I’ve left two jobs that I had for just about a year each. One time it was my choice. The other time it wasn’t. It was a bummer for many reasons.
Regardless of the circumstances of my departure, I have always had to explain why I was in those positions for such a short time when applying for another job.
I’ve felt like it was a big black mark on my resume.
One employer told me it was why they didn’t want to move forward with me as a candidate for a position.
They said it looked like I “jumped around” a lot and I didn’t value “stability.”
They also told me they didn’t want to invest in me if I was only going to be there a short time.
I can understand from where they are coming, but I think it’s shortsighted. Many people today don’t stay in jobs for many years. They do “jump around” for many reasons, and it is okay to do so sometimes.
There’s nothing that says you need to stay in a job any longer than you have to except for the voice inside your head.
While you don’t want to job-hop too often, you also don’t want to stay in a situation that isn’t working for you.
We shouldn’t judge people’s work history without learning more about them and the reasons behind their decisions to stay or leave.
There was a time in my career where I needed a break from the hustle and bustle of law firm life after my mom died from cancer. I know that I was judged for leaving a cushy job to take on a consulting role. No one would know why I left from just looking at my resume.
Perhaps part of it is a generational thing – earlier generations stayed at jobs longer than the generations that followed them – but there is so much more than meets the eye than what’s on my resume or yours, or from what you can glean in a 15-minute phone screen.
And while there is nothing wrong with having tenure at a company, there is also nothing wrong with gaining experience from having worked in many different environments.
Leaving a job before a year is up is not a horrible mistake that will instantly render you unemployable. There are times when it’s reasonable to leave a job after a short period of time.
In my case, I found out my boss wasn’t so great after working with him for a few months. In the other role, there was a reorganization and the people at the top were the first on the chopping block.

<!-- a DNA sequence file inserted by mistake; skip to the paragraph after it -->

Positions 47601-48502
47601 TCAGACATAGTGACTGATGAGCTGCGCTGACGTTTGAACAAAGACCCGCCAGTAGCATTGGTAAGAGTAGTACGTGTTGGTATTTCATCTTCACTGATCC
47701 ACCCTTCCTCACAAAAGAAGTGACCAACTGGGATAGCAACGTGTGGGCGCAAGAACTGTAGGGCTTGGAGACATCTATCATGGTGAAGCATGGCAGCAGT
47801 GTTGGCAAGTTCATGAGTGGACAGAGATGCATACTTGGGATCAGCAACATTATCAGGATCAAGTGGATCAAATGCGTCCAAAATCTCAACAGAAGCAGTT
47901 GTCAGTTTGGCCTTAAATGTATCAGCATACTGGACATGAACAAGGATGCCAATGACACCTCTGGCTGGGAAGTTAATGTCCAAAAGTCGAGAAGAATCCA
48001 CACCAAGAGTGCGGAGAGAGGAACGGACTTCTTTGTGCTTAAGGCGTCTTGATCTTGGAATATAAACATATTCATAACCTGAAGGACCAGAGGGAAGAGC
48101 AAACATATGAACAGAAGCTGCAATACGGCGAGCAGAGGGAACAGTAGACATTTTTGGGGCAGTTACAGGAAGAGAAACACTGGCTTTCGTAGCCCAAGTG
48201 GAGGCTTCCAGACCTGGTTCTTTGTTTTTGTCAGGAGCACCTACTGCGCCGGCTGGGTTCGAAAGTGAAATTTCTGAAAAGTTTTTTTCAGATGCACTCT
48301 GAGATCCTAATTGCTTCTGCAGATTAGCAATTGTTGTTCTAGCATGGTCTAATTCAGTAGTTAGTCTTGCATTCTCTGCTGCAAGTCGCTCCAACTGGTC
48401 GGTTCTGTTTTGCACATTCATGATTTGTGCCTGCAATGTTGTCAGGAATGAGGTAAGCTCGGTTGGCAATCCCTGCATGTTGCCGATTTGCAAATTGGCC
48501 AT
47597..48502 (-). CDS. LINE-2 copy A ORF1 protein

You never really know what a job is going to be like until you actually get there and start working each day. It’s the same thing when you enter a relationship with someone!
I went on to have several successful roles with longer tenures at other organizations. In the course of your entire professional history leaving a job after a year or even sooner will likely happen to you. And it’s okay. You shouldn’t stay in a position just to get to a certain length of tenure there. You should do what makes you happy and what is good for you.
Here’s the thing – one year actually isn’t very long in most fields, so if you have a string of multiple one-year stays, you’re going to look like a job-hopper. Everyone is allowed to make a mistake here and there. Make sure to make your next job decision wisely as you’ll need to stay there for at least 2-3 years.
Put aside what you think it means if someone has moved jobs often or had short tenures at certain positions and get to know them on an authentic level to see if they are really a good fit for your team and organization. Judge me for me – my talents, my experience, my passion and ability to do the job – not how long or short of a time I spent in a role.
I wish I could tell my younger self, pictured here in the very first power suit I ever wore, but it’s OK sometimes when a job doesn’t work out. That is OK to not stick it out and to cut your losses.
The same goes for your personal life as well. Sometimes staying in something is worse than leaving. I would tell my younger self that it’s OK to make mistakes, it’s how you deal with them. And I would tell her to continue to soldier on to find career happiness and fulfillment because she deserves it.
And so do each of you.